Matt F, York, UK

Monitor: We've had had had enough.

Keith from Lismore, I'm not a boy.
EH (Lizzie) Lawrenson

Re 10 things, No 2: I don't believe that the average length of a PowerPoint presentation is 250 minutes. Most presentations I go to last less than an hour. I think you're presenting the statistic for the average length of time a PowerPoint presentation feels like it lasts.
Adam, London, UK

I have been using both Eastern & Western emoticons on web forums for ages- yet I'm of Western origin (UK). Many of my other Western friends also use such emoticons: well we use a mix of :) and ^-^. I personally think the Eastern ones are easy to understand but the Western ones are easier to find on the keyboard.
K Morrison, Rochester, UK

Re this story, 126 million pints of beer are served a week in the UK. That's 6,552 million a year and only 5,500 pints are used as weapons (assuming each attack uses one pint glass). That's 0.000084% of all pints that are used as weapons. Sounds like a very serious problem.
Elle, London

Just read your list of good and bad PPT presentations, I can't believe no-one has mentioned Randy Pausch's Last Lecture or Dave Gorman's Googlewhack Adventure. Both are riveting talks, that are wonderfully supported by the visual presentation that goes with them.
Simon Howes, Leighton Buzzard

Paper Monitor

12:44 UK time, Monday, 24 August 2009

A service highlighting the riches of the daily press.

What's your contender for most gripping newspaper URL? Whatever suggestions are in the offing, this would take some beating...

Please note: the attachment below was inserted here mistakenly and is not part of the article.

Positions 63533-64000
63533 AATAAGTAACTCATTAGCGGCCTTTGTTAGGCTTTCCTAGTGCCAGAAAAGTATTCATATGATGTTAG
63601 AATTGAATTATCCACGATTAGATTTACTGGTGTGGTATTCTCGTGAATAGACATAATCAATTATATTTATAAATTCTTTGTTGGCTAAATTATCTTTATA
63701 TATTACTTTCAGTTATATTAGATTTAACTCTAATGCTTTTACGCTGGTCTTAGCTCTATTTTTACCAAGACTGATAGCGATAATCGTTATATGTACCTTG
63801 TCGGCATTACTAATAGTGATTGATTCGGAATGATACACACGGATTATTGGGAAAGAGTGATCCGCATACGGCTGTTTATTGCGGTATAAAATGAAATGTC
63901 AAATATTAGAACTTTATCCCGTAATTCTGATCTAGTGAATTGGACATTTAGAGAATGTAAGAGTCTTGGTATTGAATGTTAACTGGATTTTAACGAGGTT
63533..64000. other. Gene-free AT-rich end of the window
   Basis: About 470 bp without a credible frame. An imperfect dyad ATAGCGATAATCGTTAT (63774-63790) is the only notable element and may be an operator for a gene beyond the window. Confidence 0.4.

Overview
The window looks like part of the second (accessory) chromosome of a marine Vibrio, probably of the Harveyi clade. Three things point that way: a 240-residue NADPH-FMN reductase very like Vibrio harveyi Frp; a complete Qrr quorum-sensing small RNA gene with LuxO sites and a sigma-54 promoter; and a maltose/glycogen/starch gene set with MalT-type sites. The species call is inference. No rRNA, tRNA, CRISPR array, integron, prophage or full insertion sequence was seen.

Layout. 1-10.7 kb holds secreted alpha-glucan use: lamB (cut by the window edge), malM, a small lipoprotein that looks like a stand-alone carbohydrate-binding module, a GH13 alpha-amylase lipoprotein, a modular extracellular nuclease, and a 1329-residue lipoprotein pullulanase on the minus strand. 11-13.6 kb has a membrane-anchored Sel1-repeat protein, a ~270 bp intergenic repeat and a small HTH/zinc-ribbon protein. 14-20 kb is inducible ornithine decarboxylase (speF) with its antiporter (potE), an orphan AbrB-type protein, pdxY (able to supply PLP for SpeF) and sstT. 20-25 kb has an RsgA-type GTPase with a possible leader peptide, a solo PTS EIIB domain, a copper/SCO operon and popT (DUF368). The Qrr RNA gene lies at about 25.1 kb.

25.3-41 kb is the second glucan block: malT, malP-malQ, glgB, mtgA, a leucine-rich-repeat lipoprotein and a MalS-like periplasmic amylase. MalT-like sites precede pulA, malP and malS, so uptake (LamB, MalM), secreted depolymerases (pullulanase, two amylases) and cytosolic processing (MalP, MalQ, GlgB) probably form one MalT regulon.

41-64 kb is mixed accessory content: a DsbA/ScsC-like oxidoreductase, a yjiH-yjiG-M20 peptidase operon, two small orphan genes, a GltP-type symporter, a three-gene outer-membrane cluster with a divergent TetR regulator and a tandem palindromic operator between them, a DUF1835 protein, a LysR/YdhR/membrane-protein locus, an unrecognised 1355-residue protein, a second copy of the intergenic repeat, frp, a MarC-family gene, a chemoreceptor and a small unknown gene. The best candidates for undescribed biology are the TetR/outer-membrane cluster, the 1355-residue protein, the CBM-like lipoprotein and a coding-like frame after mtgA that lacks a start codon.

"Vicar-Dibley-broken-marriage-gossip-gay-affair-bull-breeder-stetson.html"

This particular string of words pops up in the Times, although it is not a Times URL. Can you guess which paper it comes from? All will be revealed...

The Times features supplement contains a colour piece by a journalist once asked to edit his village newsletter. And how is this news, you may ask? Because he found himself in possession of a scoop.

Because his local vicar moved in with a female friend after separating from her husband. And then become upset when rumours suggested they might be more than just friends. So she preached a sermon against gossiping. Unfortunately, this turned out to be the nuclear option - her story made the Daily Mail, and others, earlier this summer. (Kudos to those who correctly guessed the Mail as author of that URL.)

And his scoop? "[H]ere, in my hands, was Reverend Morton's response to the furore." She described her friend as a "Good Samaritan" and herself - well, her past, which included a child out of wedlock - as "a modern-day Mary Magdalene".

Elsewhere, the Times takes the Ashes win as an opportunity to wheel out the old chestnut about successful sportspeople becoming hot commercial properties for the second time in a week.

Last week it was Jessica Ennis, now it's Stuart Broad.

Paper Monitor is reminded of a piece it read in Observer Sport Monthly in which Team GB's medallists reflected on the promised gold rush of promotional opportunities that never materialised. Except for Chris Hoy and Rebecca Adlington.

Monday's Quote of the Day

08:23 UK time, Monday, 24 August 2009

"Hedgehogs. Why can't they just share the hedge?" - this, folks, has been judged the funniest joke of this year's Edinburgh Fringe.

The winning joke was a one-liner from London comedian Dan Antopolski. But what do you think - has your funny bone been well and truly tickled?